Homologous immunization of HBsAg mixed with nonrecombinant MVA, NYVAC, ALVAC, FP or ADV
We next examined whether the adjuvanting capacity of MVA in a homologous prime-boost setting could be extended to other poxviruses or to other viruses. We tested candidate nonrecombinant poxviruses, namely, FP, NYVAC (NYnr) and ALVAC (ALnr) and nonrecombinant ADV (ADVnr) in combination with soluble rHBsAg (Fig. 5) Addition of each of these viruses to rHBsAg increased cellular responses compared with repeat immunization with rHBsAg (Fig. 5,A). The most significant increase in T cell responses compared with rHBsAg immunization was induced by recombinant MVA. However, nonrecombinant ALVAC, MVA, FP, NYVAC and ADV also significantly increased T cell responses compared with rHBsAg immunization. All viruses induced potent responses to peptide in facial DLN although interestingly the most potent responses were induced by ALVACnr (Fig. 5 B).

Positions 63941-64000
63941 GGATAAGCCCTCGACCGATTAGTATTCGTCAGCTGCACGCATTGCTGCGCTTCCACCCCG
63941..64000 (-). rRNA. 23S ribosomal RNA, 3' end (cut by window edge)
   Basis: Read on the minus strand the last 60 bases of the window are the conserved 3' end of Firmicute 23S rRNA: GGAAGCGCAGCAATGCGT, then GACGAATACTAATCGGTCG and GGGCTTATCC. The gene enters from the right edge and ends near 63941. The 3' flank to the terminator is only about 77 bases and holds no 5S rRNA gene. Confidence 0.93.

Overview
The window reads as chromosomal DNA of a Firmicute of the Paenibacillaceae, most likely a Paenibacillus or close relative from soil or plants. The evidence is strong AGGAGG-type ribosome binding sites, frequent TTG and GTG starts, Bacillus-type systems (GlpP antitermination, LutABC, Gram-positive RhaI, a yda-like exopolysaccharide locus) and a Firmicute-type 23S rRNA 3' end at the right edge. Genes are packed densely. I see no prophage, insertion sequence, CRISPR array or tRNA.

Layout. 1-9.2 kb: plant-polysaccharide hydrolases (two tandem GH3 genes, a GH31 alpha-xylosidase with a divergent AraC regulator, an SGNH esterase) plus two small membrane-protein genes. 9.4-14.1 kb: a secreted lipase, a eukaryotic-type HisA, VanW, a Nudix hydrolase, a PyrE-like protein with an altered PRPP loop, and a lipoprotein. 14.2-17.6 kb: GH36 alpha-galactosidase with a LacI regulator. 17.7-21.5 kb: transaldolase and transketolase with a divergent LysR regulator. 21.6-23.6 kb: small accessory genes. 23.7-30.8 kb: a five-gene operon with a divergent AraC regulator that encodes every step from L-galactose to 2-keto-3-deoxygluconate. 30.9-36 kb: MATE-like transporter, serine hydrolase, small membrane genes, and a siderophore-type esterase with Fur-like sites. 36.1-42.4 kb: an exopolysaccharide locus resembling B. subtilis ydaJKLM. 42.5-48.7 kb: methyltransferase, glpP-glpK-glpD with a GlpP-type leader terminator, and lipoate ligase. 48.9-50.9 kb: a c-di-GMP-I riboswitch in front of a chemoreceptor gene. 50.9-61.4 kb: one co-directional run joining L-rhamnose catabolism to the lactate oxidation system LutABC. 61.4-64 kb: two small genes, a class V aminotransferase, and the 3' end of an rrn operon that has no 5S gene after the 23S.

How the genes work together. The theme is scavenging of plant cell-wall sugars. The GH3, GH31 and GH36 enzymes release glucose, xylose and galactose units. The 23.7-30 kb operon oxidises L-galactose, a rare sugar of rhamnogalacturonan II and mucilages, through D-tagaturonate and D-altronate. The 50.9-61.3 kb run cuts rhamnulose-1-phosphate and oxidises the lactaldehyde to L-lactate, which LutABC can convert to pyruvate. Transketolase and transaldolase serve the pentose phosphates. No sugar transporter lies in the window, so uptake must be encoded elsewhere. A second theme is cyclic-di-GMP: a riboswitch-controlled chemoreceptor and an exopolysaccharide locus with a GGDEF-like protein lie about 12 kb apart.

All poxviruses enhanced the induction of potent Abs against rHBsAg whereas ADVnr failed to increase Ab responses above the level of repeat rHBsAg immunization (Fig. 5 C). The attenuated vaccinia virus, NYVACnr, induced similar Ab responses to nonrecombinant MVA whereas the avipox virus, ALVACnr and recombinant MVA elicited the highest levels of anti-HBsAg Abs.
Homologous immunization with recombinant and nonrecombinant poxvirus mixed with Ag is an efficient method for inducing potent Ab levels against the coadministered protein and, surprisingly, the nonrecombinant poxviruses and ADV vector also increases the T cell response induced by the coadministered protein.
Poxviruses modulate IgG subclasses
The ratio of isotype subclasses IgG1 and IgG2a gives an indication of Th2 or Th1 bias of humoral responses, respectively. The effect of DNA, poxviruses, and ADV on IgG subclass division was determined (Fig. 6).